For over half a century, Maisen has established itself as one of the best tonkatsu restaurants in Japan—no easy feat in a country populated with picky eaters who are spoiled for choice. What sets their version apart from the others, first of all, is the quality of their pork, which is prepared in a factory next to their restaurant, and pounded to loosen tendons and ensure softness. Next is the original bread recipe they use for their breadcrumbs. After being coated, the tonkatsu is fried in sunflower oil.
Having just launched in Manila recently in Greenbelt 5, the first Maisen has been operating regularly for only a little over two weeks, which may explain a few kinks in their service. But before we get to that, let’s start with the food.
Without a doubt, if you want excellent tonkatsu, this is the place to head to. Their breading is light, crunchy, and surprisingly not oily. And unlike other katsu restaurants, it’s not too thick. The pork is incredibly tender, as well. They don’t pair their katsu with the regular tangy/sweet Bull-Dog sauce, and instead have their own special mix—the Amakuchi—which is a little more on the sweet side. They also have Karakuchi sauce, which is spicy.
I was served the Kurobuta Loin Katsu Set (P590) that came with unlimited rice, miso soup, cabbage, a pickle set, and sliced fruit. If you’re looking for brown rice, though, you won’t get it here, since the Japanese normally eat their meals with glutinous white rice. Save this for a cheat day if you must.
Next up is the Shrimp Katsu Pocket Sandwich Set (P310), which comes with an egg inside, and a serving of salad and fruits on the side. Perhaps it was because the sandwich had gone cold while the photographer shot it, but it was quite dry, and the waitress couldn’t tell me exactly what was in their Ebi sauce. Also, the egg was slightly overcooked.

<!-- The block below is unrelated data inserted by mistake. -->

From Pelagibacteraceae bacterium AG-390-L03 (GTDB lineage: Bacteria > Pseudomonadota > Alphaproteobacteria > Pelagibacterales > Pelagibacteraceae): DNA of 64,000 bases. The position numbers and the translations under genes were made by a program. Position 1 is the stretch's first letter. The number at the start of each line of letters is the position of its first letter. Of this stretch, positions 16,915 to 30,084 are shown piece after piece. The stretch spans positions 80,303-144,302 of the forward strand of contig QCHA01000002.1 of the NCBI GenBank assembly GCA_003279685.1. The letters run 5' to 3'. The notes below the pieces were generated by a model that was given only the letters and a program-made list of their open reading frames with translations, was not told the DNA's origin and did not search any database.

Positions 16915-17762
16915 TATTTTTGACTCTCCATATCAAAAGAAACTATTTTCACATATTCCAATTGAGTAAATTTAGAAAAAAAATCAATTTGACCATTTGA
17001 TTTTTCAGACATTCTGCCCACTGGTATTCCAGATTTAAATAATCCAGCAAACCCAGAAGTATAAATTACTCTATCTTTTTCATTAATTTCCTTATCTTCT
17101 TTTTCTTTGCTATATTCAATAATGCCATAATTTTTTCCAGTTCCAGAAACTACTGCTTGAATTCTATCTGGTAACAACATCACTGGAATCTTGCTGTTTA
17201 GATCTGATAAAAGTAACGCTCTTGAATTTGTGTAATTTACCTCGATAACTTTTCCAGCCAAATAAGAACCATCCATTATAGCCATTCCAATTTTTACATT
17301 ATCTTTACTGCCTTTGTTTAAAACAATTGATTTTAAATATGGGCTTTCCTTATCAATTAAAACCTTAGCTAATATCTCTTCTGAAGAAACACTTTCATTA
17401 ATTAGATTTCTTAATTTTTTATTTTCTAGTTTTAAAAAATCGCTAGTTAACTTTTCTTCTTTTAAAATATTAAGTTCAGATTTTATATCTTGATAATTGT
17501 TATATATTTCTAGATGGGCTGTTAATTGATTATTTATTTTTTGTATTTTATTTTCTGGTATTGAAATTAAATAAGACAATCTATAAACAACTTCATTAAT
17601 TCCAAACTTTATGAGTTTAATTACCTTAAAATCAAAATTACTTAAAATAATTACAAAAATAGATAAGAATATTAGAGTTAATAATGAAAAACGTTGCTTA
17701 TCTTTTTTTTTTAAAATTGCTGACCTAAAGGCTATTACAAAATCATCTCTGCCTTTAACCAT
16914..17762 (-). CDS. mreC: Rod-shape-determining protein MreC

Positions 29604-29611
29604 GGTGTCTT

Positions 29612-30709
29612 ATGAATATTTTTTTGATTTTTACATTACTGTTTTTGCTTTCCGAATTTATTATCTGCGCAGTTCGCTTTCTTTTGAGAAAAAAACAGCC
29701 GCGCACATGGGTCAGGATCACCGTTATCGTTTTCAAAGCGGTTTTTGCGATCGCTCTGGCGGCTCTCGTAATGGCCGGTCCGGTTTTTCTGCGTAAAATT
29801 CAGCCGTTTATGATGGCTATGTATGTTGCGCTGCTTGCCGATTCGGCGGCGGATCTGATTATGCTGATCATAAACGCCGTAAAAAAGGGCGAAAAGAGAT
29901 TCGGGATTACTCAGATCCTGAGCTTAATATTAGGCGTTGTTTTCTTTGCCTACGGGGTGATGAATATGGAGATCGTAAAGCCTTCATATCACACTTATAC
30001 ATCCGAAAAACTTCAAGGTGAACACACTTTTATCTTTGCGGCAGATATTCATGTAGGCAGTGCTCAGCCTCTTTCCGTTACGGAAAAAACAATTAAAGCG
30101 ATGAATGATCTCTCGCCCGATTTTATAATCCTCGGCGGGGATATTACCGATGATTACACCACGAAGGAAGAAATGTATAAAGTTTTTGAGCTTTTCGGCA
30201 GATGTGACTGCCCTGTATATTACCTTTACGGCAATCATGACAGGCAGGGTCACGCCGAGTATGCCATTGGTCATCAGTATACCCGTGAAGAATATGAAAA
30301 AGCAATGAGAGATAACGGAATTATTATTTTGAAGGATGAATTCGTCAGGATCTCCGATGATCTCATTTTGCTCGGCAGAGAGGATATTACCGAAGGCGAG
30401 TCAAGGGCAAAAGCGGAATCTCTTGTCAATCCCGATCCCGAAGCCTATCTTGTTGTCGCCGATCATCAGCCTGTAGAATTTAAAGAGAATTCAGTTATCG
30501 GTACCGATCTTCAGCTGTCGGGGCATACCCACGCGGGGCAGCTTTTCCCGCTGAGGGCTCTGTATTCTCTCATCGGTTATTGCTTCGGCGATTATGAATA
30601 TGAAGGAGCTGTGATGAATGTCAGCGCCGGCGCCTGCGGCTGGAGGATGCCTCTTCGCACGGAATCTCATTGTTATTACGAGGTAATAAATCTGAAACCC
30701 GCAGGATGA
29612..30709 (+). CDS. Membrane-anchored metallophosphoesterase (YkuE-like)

Admittedly, I am not a sukiyaki fan, and the Pork Sukiyaki Set (P520), served with unlimited rice, miso soup, a pickle set, and fruits, did not make me a convert. I could, however, still appreciate the softness of the tenderloin katsu and the delicate flavor of the soup. And I very much enjoyed the unlimited bite-sized tenderloin katsu that came with it.
The most novel item I had was the Katsumabushi Set (P390), which are cubed pieces of katsu served over rice. The set comes with a bowl where you can transfer some rice and katsu, sprinkle spring onions, sesame seeds, and wasabi, then pour the dashi (broth) and soft-boiled egg over it. However, this, to me, seemed to make a soggy waste of the katsu’s wonderful breading. So after trying it the traditional way, I ate the rest dry.
The restaurant has a strange layout. On the left side are rows of tables—14 to be exact, which can seat two people each—and on the right is the open kitchen and entrance. Since the dining area is quite cramped, you can’t help but hear entire conversations going on from four tables away, so this is not the place to seek privacy. I can imagine lunchtime can get quite crowded inside.
There are also tables outside (with a bar in case you’d like to order some of Japan’s famous Suntory whiskey), but they’re not the best option when it’s hot. The restaurant also offers complimentary WiFi, but this didn’t seem to work during my visit.
Last, the restaurant appears to have a fly problem as there were three flies hovering above my meal. For reference, my table was situated near the entrance.
Because the dining area is so cramped, the waiters have no choice but to hang out near the entrance, away from the diners. If you happen to be seated in the innermost part of the restaurant, you’ll have trouble getting their attention. I would suggest adding service buttons to each table to alert the staff whenever you need something.
Since the restaurant is quite new, the waiters still seem to be tentative about service. Side dishes like rice, miso, pickle set, and fruits are supposed to have unlimited refills, but not once did the waiters take the initiative to refill any of them, much less inform me of which ones could be refilled.
There is only one other major, top-of-mind restaurant in Manila that specializes in katsu, and that’s Yabu. By comparison, they are roughly the same price, but I would say Maisen is better value because their katsu truly is superior to Yabu’s. That being said, expect to pay roughly under P700 for a set meal with drinks.
While the katsu is excellent, the other dishes that did not involve katsu were so-so. The service obviously needs work, but that could improve over time. Overall, if you have a hankering for deep-fried breaded pork, Maisen could very likely be your go-to.
Maisen. G/F Greenbelt 5, Ayala Center, Makati City. Open daily from 11 a.m. to 11 p.m. For reservations, call (02) 777-7888.